TRENTON – A bill sponsored by Senate Majority Leader Loretta Weinberg and Senator Nia Gill that would ban firearm magazines capable of holding over 10 rounds of ammunition was approved by the Senate today.
“In the time it takes a shooter to reload, lives can be saved. Whether it’s six lives or just one life – that is one less family grieving, one more person who’s future wasn’t snuffed out in a split-second of violence,” said Senator Weinberg (D-Bergen). “There is a difference between a gun owner looking to protect themselves and their family or a sportsman, and someone intent on killing as many people as possible, as quickly as possible.”
“We have to curb gun violence in our society,” said Senator Gill (D-Essex/Passaic). “A very important step in making our communities safer is to limit the size of firearm magazines and there is no compelling need for a civilian to have a 15-round magazine. This bill will save lives.”
The bill, S-102, in addition to banning firearm magazines capable of holding more than 10 rounds of ammunition, within 180 days of its passage, would require the owner of any semi-automatic rifle with a fixed magazine capacity exceeding 10 rounds to:
- transfer ownership of the firearm to an individual who can legally own the gun or,
- render the rifle or magazine inoperable, or permanently modify the magazine to accept 10 rounds or less or,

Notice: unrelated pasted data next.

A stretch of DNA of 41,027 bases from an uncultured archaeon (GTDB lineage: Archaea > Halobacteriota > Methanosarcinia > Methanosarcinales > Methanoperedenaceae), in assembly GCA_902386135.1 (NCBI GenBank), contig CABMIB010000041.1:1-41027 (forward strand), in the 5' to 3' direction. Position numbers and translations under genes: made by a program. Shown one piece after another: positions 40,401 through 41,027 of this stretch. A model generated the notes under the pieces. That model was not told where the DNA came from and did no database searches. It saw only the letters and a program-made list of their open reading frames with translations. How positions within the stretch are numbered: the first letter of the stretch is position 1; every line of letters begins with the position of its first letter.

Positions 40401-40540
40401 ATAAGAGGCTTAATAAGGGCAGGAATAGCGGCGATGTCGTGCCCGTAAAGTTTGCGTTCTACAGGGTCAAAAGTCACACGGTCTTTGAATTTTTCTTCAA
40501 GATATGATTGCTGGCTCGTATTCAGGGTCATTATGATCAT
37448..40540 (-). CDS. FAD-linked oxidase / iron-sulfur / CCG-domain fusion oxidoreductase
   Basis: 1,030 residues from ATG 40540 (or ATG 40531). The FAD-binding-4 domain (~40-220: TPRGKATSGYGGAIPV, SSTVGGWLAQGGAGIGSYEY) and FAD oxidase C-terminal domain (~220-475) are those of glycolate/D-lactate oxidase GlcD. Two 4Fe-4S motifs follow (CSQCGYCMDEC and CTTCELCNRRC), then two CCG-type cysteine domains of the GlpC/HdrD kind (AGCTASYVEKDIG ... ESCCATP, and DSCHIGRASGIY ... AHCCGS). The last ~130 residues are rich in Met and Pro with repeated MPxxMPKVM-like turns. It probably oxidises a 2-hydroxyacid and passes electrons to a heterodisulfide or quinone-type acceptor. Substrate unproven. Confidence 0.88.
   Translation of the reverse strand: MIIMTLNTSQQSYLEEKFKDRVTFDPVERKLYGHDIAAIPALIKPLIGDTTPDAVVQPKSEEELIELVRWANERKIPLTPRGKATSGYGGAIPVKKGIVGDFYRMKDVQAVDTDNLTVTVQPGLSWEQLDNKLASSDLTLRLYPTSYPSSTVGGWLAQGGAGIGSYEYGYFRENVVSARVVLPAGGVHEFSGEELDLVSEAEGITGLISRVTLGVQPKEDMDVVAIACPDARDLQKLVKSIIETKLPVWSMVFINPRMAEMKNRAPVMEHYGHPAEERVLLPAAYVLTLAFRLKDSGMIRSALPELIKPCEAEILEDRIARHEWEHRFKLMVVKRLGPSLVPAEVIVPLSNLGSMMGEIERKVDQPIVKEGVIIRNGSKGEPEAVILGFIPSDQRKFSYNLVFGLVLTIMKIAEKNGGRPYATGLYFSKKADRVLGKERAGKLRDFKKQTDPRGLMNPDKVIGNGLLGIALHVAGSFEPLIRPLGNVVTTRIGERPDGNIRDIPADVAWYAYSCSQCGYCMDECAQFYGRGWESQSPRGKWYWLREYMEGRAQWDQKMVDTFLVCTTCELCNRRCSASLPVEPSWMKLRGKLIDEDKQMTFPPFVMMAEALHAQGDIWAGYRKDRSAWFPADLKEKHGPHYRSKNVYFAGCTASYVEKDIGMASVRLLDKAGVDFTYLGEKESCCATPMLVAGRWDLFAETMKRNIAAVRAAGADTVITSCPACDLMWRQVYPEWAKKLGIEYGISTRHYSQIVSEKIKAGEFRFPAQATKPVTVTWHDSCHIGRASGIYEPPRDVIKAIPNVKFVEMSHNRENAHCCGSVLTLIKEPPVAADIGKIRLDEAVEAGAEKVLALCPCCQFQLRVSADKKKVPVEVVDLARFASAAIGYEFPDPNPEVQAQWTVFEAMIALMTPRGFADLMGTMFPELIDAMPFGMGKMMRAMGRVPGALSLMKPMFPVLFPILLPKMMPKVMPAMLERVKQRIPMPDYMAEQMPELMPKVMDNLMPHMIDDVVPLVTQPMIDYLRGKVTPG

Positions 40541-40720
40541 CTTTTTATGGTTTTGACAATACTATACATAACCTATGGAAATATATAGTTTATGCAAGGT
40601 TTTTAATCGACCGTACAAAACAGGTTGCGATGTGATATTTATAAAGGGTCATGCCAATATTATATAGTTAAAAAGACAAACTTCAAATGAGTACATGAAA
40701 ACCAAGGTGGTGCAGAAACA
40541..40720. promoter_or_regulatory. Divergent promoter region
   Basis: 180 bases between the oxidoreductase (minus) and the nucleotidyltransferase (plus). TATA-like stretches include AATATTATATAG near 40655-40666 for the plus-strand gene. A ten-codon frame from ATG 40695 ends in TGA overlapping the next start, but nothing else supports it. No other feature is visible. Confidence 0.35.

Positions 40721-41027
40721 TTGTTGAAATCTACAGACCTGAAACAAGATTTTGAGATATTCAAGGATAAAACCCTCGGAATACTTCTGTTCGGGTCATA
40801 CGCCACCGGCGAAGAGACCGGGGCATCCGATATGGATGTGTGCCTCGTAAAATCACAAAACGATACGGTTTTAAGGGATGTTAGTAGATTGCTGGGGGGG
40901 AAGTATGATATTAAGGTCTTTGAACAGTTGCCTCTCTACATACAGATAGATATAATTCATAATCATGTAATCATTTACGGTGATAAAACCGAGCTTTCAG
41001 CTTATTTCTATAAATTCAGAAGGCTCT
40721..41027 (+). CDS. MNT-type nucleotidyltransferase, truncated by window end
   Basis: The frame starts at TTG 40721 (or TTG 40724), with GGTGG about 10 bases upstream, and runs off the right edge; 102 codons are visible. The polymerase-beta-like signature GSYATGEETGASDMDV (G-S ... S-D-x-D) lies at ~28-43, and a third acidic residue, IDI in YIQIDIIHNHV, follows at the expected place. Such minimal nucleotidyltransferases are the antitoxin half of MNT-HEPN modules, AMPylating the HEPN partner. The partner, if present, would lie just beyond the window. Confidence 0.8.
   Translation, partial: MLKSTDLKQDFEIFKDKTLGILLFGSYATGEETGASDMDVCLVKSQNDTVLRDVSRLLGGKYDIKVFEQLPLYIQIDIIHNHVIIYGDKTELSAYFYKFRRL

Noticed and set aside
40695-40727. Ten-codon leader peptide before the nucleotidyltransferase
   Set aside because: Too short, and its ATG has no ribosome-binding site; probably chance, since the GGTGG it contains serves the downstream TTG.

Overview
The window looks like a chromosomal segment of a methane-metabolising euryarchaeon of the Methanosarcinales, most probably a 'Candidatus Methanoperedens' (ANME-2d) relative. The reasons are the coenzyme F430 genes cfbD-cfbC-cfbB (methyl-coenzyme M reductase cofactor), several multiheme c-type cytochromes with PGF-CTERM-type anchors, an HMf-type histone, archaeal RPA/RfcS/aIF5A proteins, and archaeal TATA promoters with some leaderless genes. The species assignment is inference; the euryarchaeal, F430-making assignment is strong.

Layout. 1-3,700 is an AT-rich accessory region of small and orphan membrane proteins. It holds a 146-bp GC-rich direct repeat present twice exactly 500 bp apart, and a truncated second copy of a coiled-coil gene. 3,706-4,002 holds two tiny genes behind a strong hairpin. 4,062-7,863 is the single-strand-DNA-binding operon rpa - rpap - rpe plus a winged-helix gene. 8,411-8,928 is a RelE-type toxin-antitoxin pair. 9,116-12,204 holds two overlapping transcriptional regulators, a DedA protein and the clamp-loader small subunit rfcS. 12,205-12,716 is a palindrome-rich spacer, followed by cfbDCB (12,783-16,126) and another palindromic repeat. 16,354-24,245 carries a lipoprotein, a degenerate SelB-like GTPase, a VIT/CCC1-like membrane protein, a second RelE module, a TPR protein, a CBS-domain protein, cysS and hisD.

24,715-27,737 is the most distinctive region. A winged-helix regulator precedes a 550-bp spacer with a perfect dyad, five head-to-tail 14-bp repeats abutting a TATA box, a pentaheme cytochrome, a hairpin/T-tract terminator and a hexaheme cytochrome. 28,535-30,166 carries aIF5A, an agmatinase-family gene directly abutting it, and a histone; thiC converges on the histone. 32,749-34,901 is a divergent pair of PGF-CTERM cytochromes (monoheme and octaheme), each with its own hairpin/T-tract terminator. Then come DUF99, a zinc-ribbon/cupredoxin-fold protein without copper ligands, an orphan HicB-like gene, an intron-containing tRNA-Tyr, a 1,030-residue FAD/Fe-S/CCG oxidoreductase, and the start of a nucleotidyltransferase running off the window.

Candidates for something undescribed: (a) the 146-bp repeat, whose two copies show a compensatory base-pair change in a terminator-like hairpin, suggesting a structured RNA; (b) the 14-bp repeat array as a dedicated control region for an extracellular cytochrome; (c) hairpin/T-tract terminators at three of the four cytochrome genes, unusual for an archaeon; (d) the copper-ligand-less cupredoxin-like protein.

- voluntarily surrender the firearm to law enforcement.
However, under the bill, a person who legally owns a firearm with a fixed magazine capacity holding up to 15 rounds that cannot be modified to hold 10 rounds or less prior to the bill’s passage can register the firearm to maintain ownership.
The bill would specifically exclude firearms with an attached tubular device and that only use .22 caliber rimfire ammunition. This would allow for the continued sale and possession of the Marlin Model 60, a popular beginner gun, which is low caliber and cannot be quickly reloaded.
The bill would also allow a retired law enforcement officer who is authorized to possess and carry a handgun with a magazine capable of holding up to 15 rounds of ammunition to continue to do so.
The bill was approved by a vote of 23-13, and advances to the governor for further consideration.